3. Stir in spinach to coat with oil and cook for about 5 minutes, stirring regularly. (Add water if spinach starts to stick to pot.)
4. Stir in tomatoes, cover and cook for another 10 minutes.
5. Add the black-eyed peas, maple syrup, vinegar, and spices (black pepper, thyme, paprika, garlic powder, etc. - no salt is needed!)
6. Stir well, cover, and cook until spinach is tender.
7. Serve the greens and beans on a bed of rice.
Yields about 8 servings.
Source: Adapted from Onondaga County CCE
Nutrition Facts: Serving Size 1/8 of recipe, 288 Calories, 62 Calories from Fat, 7g Total Fat, 21.5% Calories from Fat, 1 g Saturated Fat, 0g Trans Fat, 0mg Cholesterol, 103mg Sodium, 49g Total Carbohydrate, 7g Dietary Fiber, 4g Sugars, 10g Protein, 89% Vitamin A, 6% Calcium, 25% Vitamin C, 9% Iron
Let's face it; you'll probably be more likely to eat your vegetables if you can make them "convenience foods". Buy vegetables that are easy to prepare or those already prepared for you, like pre-washed bags of salad greens, bags of sugar snap peas or baby carrots. You can also take advantage of your local grocer's salad bar, if you avoid the high calorie options like fruit or pasta salad drowning in mayonnaise. It's also good to remember that most fresh, frozen or canned vegetables cook quickly if you use a microwave. What could be more convenient?
Research keeps showing that eating vegetables, as part of that balanced diet, provides huge health benefits. People who still question the value of eating well should take a look at the first major clinical trial to measure the effect of diet on heart risks. It was just published in the New England Journal of Medicine and clearly showed that what you eat can dramatically reduce your risk of developing heart disease. The study found that about 30 percent of heart attacks, strokes and deaths from heart disease could be prevented if people switched to a Mediterranean diet. It's a balanced diet with a strong focus on healthy foods, including eating a lot of vegetables. One of the most encouraging findings from this study was that the study participants assigned to follow the Mediterranean diet stayed on it, unlike the participants assigned to eat a low fat diet. That is most likely because the Mediterranean diet encourages the consumption of satisfying and delicious foods like olive oil, nuts, beans, fish, and fruits, along with lots of vegetables. It even encourages people to drink wine with their meals.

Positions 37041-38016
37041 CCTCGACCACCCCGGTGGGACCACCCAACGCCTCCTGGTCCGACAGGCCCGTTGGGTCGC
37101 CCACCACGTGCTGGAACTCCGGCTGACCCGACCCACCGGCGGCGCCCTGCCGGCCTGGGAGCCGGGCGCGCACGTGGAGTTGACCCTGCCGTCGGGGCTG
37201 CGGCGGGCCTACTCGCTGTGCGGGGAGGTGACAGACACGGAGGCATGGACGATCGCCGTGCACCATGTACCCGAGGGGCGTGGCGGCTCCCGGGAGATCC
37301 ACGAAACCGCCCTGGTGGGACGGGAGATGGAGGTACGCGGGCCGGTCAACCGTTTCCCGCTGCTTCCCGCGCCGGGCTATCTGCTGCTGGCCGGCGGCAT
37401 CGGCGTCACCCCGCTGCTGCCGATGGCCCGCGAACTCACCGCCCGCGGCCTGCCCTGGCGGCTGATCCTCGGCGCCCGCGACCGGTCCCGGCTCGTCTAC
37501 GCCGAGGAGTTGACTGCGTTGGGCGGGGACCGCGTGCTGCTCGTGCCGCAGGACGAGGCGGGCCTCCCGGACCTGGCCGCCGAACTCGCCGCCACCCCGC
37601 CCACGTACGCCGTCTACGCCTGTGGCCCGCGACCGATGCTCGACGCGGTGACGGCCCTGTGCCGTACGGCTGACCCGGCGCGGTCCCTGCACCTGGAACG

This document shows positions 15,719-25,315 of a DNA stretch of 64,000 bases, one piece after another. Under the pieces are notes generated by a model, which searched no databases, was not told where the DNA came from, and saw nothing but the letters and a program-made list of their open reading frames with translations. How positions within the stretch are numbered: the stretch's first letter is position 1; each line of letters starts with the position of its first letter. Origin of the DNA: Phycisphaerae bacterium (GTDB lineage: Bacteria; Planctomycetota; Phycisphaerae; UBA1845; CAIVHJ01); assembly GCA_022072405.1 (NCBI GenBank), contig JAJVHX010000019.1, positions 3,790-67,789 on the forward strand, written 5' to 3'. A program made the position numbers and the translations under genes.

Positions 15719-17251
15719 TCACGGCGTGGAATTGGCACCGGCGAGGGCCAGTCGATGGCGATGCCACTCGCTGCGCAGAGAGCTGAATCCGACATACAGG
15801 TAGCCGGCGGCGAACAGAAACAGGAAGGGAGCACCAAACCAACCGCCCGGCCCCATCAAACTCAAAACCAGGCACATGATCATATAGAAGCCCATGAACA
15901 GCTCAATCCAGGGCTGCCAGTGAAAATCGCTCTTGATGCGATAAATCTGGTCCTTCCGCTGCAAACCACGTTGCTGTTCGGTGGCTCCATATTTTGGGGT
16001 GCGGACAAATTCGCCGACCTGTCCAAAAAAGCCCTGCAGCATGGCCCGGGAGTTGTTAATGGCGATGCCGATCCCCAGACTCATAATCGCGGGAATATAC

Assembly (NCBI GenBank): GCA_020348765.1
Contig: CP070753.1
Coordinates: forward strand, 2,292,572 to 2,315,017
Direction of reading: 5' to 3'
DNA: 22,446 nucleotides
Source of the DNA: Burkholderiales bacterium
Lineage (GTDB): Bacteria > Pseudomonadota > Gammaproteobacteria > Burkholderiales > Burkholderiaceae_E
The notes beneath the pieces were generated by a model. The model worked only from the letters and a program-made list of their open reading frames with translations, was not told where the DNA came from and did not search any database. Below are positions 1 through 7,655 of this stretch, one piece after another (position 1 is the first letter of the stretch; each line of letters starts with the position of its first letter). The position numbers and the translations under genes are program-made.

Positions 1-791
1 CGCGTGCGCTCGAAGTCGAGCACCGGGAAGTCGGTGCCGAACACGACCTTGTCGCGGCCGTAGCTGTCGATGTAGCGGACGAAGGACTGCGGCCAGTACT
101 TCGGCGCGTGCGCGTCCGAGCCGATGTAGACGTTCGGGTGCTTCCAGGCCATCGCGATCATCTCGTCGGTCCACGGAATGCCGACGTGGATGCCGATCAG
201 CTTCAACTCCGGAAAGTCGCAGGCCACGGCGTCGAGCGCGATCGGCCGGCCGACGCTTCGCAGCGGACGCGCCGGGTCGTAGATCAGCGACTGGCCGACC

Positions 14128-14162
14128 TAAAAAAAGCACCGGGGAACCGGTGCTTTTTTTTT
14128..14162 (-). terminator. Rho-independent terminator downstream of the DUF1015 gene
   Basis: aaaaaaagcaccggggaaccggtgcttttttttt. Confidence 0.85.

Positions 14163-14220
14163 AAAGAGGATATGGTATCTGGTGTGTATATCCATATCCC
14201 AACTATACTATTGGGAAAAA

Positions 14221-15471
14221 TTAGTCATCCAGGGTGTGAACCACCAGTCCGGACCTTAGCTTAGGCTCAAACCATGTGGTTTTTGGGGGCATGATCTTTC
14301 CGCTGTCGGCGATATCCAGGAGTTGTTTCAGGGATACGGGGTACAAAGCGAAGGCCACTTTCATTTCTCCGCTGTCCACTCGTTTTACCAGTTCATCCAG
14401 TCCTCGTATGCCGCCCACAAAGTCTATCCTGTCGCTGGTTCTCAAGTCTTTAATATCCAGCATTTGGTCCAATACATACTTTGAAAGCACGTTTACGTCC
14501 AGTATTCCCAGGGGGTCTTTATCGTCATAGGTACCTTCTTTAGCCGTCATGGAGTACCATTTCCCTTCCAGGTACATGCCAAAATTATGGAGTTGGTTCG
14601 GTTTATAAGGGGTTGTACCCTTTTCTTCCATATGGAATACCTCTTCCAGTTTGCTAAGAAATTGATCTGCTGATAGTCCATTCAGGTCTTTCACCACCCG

What's the bottom line? Simply make sure you eat a variety of vegetables. Your diet will be more balanced and your meals more exciting.
So, if you're also looking for new ways to improve your diet, increase your physical activity level or want other ideas to help you live a healthier lifestyle, look into Cornell University Cooperative Extension's Eat Smart New York program. Interactive classes include fun activities and ideas to help people improve their nutritional status, incorporate exercise into their busy lives, and save money. Classes can be scheduled at convenient times and locations throughout Chautauqua County and bilingual education is available. For more information, call 664-9502, Ext. 217.
And if iceberg lettuce, peas and green beans are the only green vegetables you currently eat, it's time to branch out. Go green in a big way. Especially on March 26, otherwise known as Spinach Day, why not try serving some delicious Spinach with Black-Eyed Peas and Tomatoes? Try out the included recipe.
Patty Hammond leads Family and Consumer Science Programs at Cornell University Cooperative Extension of Chautauqua County. Her column is published on the first Sunday of each month.